Happiness is a picnic in the park with family

COFFEE WITH WARREN, with Warren Harbeck
Cochrane Eagle, July 3, 2002

IN LAST WEEK'S column on happiness, Mike Veloski shared with us the image of a hummingbird gleefully sliding down a banana-leaf "water slide" during a tropical downpour.

Coffee companion Julie Kohler of Calgary, responding to the infectious quality of such happiness, wrote: "The image of the hummingbird sliding down the leaf leaves me smiling!" And Debbie Faulkner, also of Calgary, added: The story "makes me want to rig up a mini waterslide on my balcony to attract hummingbirds; forget the feeders."

From the West Coast came this note from an obviously homesick former Cochrane resident:

RE THE HUMMINGBIRD: I used to watch a flock of ducks that lived on the pond on the north side of Griffin Rd. in Cochrane near where it meets Highway 22. They would fly over to the river and ride it down to just level with where I lived on Riverview Dr. Then they would take off up to the Highway 22 bridge and do it all again. This would go on for about 6-8 trips!

—Derek Dunwoody, Victoria

ON THE HUMAN side of happiness, I received this e-mail from cross-cultural communicator Jack Popjes:

YOUR LATEST COLUMN on happiness strikes a note. The Ramkokamekra-Canela people of Brazil, among whom my family and I were privileged to live for 22 years, have a word for happiness, amjikin, which means, literally "to like oneself." Thus, wa amjikin means "I like myself," or "I am happy." This points to the human need for having a healthy self-esteem, a concept so popular in psychological therapy.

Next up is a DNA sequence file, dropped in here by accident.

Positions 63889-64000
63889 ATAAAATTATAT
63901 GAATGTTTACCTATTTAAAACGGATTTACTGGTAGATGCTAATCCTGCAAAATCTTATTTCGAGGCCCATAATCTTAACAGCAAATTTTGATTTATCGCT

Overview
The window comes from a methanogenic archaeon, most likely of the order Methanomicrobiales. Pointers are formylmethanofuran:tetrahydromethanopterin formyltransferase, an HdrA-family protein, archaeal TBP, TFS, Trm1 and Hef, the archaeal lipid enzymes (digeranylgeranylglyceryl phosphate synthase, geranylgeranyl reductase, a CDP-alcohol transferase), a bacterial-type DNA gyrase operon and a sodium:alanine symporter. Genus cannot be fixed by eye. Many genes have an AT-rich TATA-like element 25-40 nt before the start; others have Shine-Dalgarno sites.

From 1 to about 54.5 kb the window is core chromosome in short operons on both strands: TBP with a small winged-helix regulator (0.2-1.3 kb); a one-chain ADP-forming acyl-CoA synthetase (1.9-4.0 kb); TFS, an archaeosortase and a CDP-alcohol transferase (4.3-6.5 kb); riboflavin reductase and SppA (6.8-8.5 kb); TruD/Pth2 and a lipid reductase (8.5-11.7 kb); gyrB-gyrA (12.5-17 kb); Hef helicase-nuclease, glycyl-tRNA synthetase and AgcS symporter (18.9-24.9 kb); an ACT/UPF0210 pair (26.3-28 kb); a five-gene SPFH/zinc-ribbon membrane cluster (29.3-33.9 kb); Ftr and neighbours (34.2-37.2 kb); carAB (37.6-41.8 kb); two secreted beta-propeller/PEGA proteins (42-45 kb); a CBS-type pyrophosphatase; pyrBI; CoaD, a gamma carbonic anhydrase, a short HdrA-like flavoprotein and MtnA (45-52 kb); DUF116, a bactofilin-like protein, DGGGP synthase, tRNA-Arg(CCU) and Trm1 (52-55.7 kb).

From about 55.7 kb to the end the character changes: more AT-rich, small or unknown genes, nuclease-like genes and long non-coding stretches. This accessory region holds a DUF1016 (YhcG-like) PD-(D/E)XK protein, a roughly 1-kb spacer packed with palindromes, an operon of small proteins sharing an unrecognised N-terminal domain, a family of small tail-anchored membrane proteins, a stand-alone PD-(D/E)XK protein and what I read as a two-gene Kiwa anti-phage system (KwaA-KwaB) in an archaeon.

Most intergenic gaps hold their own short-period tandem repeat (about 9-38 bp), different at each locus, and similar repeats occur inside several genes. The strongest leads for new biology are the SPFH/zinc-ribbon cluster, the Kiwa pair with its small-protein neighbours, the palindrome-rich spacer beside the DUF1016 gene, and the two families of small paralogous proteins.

Yet, although I do not suffer from problems with low self-esteem, and basically "like myself," as the Canelas would say, I feel the happiest when I am standing at the foot of a great rugged mountain, or when I am floating in a canoe on a still lake at sunrise, or when I watch massive breakers rolling in on a wild stormy seashore, or when watching the stars in a clear dry season night sky 500 miles from the nearest electric light.

It is then that I am truly happy, probably because my self-esteem is utterly overwhelmed with the wonder of the handiwork of my Maker. I doubt I am alone in feeling this way.

—Jack Popjes, the Caribbean

SOME YEARS AGO, Bev Pamenter and his wife Diane lived in Mexico where they had a chance to observe the spontaneity of happiness among the poor. Bev wrote:

DIANE AND I enjoyed our Sunday afternoon walks through Chapultapec Park in central Mexico City. It was just a happy place to be. The wonderful vegetation, the castle on the hill, the swans on the lake, and the warm sunshine, were, of course, part of the grand experience.

But the happiness that especially caught our attention welled up from the families of ordinary people who flooded that park – families living in poverty who simply enjoyed being together.

So many times we watched a large family, fresh from church and led by the children, encircle for themselves some private fun space for the day by stretching a string of balloons from tree to tree.

In no time at all, the younger ones were playing tag or kicking old soccer balls around, while the older ones walked about, sat chatting on the grass, prepared food and refreshments, played a game or two of chess, or cheered on the kids.

And when nighttime approached, they reluctantly took down their balloons and headed home, still happy.

What I believe we saw in the midst of their poverty was a deep inner joy that, in spite of life's difficult circumstances, expressed itself visibly in the happiness of knowing that they loved and were loved within their little world.

—Bev Pamenter, Cochrane

MANY OF THE happiest people I personally know locally are members of Rotary. Rotary's motto for the coming year is "Sow the Seeds of Love." One way I believe all of us can do just that is by sowing the seeds of happiness.

© 2002 Warren Harbeck

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